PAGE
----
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I would like to know if it's a good idea to mix Moustache or Handlebars templating with HAML. If yes, what would be the benefits and disadvantages. Why I am asking this? I have seen brogrammers mixing templating. Thanks.

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1 Answer 1

up vote 2 down vote accepted

I am generating mustache templates with HAML without any problems.

My HAML looks kinda like this:

.template.shop
  .foreground
    .header
      .header-logo
    .shop-description
      .table-frame
        %a.close-button{:href=>"#"} Close
        %table
          %tr
            %td.shop-images
            %td.shop-details
              %p.popup-headline.fix-width
                {{addr_name}}
              %p
                {{addr_street}} {{addr_number}}
                %br/
                {{addr_zip}} {{addr_city}}
              / {{#hasSchedule}}
              %p.popup-headline
                \Öffnungszeiten
              %table.shop-schedule
                / {{#sched_mo}}
                %tr
                  %td Mo:
                  %td {{sched_mo}}
                / {{/sched_mo}}

                ... Rest of Table omitted

This works like a charm. It gets rendered as HTML on the server which I extract from the page using jQuery on the client. I then take the HTML of the template and render it using mustache.

Because of this, you sometimes need to be careful where the mustache tags occur. For the browser they're just text so they're invalid between table rows for example. In this case put them in HTML-comments like in my example.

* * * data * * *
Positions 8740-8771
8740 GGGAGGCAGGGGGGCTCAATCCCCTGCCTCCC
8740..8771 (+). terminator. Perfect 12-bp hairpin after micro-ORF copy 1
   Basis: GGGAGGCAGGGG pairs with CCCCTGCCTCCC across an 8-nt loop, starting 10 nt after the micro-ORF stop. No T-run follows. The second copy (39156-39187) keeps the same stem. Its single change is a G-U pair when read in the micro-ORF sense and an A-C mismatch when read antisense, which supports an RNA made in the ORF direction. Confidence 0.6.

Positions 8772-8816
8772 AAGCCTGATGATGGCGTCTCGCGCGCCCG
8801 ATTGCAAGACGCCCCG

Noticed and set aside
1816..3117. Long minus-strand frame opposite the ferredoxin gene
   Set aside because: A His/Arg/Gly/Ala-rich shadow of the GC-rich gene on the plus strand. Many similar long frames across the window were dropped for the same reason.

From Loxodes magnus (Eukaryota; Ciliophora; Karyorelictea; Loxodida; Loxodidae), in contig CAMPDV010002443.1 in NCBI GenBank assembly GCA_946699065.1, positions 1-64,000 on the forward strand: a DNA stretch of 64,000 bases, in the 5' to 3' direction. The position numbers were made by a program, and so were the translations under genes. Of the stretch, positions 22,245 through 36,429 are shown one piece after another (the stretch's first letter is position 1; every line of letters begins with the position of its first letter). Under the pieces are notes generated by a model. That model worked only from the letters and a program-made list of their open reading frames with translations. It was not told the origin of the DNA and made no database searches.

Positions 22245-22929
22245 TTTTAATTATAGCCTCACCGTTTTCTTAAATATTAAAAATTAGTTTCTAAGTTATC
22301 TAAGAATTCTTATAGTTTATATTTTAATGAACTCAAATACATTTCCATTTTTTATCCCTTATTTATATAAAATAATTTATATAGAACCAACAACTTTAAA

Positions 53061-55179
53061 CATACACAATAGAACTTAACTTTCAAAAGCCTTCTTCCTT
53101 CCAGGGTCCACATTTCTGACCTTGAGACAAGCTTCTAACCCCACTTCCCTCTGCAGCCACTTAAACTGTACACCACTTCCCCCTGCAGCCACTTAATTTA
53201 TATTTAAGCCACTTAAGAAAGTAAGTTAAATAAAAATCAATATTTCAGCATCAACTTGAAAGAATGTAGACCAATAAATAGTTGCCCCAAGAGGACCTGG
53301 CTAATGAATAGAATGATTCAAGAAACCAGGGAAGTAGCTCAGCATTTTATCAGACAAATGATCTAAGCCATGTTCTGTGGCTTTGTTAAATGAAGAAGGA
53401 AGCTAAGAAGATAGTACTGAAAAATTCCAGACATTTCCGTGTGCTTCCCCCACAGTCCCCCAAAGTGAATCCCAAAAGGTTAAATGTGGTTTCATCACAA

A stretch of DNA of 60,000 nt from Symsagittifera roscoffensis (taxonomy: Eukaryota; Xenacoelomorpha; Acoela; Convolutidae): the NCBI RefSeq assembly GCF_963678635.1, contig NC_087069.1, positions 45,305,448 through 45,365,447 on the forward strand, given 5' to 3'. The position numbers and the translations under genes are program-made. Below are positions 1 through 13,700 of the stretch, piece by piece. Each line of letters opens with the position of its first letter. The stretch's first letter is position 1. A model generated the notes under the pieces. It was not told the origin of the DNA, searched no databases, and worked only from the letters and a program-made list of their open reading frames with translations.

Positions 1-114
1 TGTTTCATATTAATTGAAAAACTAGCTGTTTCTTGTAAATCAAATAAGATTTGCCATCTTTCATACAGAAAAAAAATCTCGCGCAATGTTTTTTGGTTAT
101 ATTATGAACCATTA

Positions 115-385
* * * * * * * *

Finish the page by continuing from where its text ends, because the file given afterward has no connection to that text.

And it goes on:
You could also escape the generated HTML/Mustache on the server. That wasn't feasible in my case because I wanted to have the generated template part of my HTML for easier styling.

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I think if you put the generated code in a script tag with a type that the browser can not recognize, for example type="text/x-handlebars-template", the browser will not mess with the "invalid" HTML (tags that are between table rows for example), so you would not have to worry about putting them in HTML-comments –  tothemario Apr 5 '12 at 21:43
    
Yes, that would also work. You could also (on the server ) render into a string and put that string into Javascript somewhere. In my case I explicitly wanted/needed this to be part of the DOM for easier development. –  Jan Apr 11 '12 at 17:03
    
Actually I don't think that will work, because HAML is clever about not generating invalid HTML. So if you put them around TRs for instance, it pulls out the text strings and puts them before the table. I did not know about the comment hack until I found this post, and that works flawlessly, so thank you Jan. –  gtd Aug 20 '12 at 0:12

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